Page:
Do we need to worry about artificial stupidity?

Thanks to the sci-fi dystopias of pop culture, artificial intelligence has become a source of panic. Fear that we are on our way to creating the sentient robots that will overthrow, enslave or all out exterminate us, is common.  Rest assured, we are a long way from artificial intelligence sophisticated enough to overthrow us.

However, in the development of AI, we have started to create machines and programs that deliberately make mistakes. There are instances where artificial intelligence fails to perform its intended task. Then, there’s the current incapability of AI to understand emotions and ethics.

Which leads us to ask, do we need to worry about artificial stupidity instead?

The AI among us

AI-powered bots already interact with us daily. They’re in our homes, they’re replying to your emails, they’re in our video games. Today, we carry artificial intelligence around in our back pockets.

The hope for artificial intelligence is the enabling of vast leaps and bounds in human knowledge. AI will help us cure illness, take us deeper into space, and generally improve our quality of life.

But currently, we’re worrying about AI taking over. We fear that it will one day become capable of creating ever smarter AI, superseding us in every aspect of our lives. This fear comes not only from science fiction but from respected names in tech, from the late Stephen Hawking to Elon Musk.

But we might be worrying about the wrong thing.

Artificial stupidity

Some argue that this sci-fi fuelled horror is a risk with an extremely narrow possibility. There’s no denying that AI could (eventually) become far more intelligent than humans. But we don’t know, and can’t know, if that will benefit us, remain neutral, or be our downfall.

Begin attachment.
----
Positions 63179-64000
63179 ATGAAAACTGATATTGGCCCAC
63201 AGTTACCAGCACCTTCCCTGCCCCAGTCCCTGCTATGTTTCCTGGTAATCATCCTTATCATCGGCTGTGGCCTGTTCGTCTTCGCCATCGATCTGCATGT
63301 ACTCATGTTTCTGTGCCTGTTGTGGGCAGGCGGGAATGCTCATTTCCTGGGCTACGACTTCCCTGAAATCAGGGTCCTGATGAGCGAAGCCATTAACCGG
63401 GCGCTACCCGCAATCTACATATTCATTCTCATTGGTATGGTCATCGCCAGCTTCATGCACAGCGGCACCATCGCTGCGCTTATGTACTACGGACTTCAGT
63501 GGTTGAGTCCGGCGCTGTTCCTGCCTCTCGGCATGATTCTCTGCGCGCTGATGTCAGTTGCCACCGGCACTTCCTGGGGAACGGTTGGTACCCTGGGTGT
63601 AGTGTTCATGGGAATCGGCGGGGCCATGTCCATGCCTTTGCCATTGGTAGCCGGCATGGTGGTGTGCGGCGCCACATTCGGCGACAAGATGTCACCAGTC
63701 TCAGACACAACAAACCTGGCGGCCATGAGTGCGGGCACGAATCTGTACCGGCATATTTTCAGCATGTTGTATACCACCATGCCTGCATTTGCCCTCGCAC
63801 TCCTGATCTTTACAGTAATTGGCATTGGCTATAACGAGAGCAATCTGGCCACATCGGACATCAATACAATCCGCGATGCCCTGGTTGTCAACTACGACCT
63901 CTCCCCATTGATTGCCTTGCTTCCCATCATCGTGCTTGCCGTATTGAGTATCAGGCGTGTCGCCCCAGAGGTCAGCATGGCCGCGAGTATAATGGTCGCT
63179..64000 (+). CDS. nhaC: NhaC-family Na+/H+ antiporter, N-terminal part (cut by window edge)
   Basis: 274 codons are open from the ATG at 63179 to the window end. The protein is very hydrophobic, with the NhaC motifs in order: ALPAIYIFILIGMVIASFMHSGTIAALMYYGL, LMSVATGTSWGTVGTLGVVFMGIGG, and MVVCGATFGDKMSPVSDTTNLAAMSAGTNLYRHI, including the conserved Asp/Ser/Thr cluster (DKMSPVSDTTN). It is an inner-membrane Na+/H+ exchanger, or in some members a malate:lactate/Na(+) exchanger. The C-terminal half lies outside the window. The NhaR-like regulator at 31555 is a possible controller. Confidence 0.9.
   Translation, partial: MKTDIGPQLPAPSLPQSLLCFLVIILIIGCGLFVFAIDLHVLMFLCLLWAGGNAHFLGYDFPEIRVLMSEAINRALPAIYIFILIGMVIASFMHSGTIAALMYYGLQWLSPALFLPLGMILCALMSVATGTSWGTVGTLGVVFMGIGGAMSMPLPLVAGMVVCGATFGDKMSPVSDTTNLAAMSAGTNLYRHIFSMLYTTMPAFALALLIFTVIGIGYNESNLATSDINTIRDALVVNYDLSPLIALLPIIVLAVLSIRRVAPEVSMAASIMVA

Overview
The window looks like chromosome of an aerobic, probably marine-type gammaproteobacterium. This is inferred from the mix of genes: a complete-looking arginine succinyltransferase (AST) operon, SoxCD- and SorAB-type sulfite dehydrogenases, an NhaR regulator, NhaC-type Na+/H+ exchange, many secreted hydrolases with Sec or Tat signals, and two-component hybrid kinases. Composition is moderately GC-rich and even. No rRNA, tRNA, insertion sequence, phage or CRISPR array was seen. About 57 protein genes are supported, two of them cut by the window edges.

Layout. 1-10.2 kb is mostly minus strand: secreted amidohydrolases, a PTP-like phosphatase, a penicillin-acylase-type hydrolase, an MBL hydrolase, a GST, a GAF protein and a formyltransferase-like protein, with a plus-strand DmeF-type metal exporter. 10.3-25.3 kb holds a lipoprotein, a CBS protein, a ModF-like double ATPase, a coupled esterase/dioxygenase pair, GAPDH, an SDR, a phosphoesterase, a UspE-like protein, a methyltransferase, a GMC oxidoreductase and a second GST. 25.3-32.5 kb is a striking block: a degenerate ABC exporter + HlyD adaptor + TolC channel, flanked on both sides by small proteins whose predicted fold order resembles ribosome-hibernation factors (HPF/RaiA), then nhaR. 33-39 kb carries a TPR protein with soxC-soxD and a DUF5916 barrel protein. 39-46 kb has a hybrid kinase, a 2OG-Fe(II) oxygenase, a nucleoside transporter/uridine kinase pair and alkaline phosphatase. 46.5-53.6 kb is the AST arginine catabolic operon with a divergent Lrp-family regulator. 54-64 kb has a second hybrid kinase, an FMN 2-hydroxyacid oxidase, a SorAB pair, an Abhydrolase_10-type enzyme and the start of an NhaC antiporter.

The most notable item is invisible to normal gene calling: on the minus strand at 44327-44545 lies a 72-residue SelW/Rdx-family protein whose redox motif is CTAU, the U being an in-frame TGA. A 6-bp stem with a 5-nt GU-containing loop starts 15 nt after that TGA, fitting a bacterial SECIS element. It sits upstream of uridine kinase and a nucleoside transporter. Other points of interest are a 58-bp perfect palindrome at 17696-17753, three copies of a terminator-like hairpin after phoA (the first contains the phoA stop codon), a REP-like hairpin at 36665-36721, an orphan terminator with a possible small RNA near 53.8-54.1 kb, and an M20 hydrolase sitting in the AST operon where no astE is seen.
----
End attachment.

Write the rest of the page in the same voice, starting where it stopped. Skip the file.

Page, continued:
In short, as far as artificial intelligence is concerned, the future is a gamble.

Meanwhile, we have the current state of AI to worry about. Is a dystopian future the real cause for concern, or should we be worrying instead about artificial stupidity?

There are three different understandings of the term ‘artificial stupidity’.

  • AI that fails at its designed job
  • ‘Dumbed-down’ AI
  • AI inabilities

Each of these elements of artificial stupidity come with real dangers if handled poorly.

AI that fails

Artificial stupidity was originally used as a derogatory name for any AI that failed to perform its designed role. Fabio the Pepper robot is a famous example. This disastrous AI bot was designed to help UK supermarket shoppers. Instead, it only proved creepy and confusing — leading to “the sack”.

But consider what it will mean if specially designed AI that handles an important role malfunctions.  For example, a medical diagnosis AI gives an incorrect diagnosis or doesn’t recognise a serious problem. As a result, the patient could find their condition deteriorating.

What if a driverless car glitches? The potential resulting crash could claim many lives at once or cause serious injury. If our AI gets things wrong in important fields, it could be fatal to the humans involved.

But, with careful moderation and strict regulation, artificial stupidity isn’t as much of a problem.  AI decisions need a backup of human knowledge and understanding. This way, AI can boost our knowledge and support us.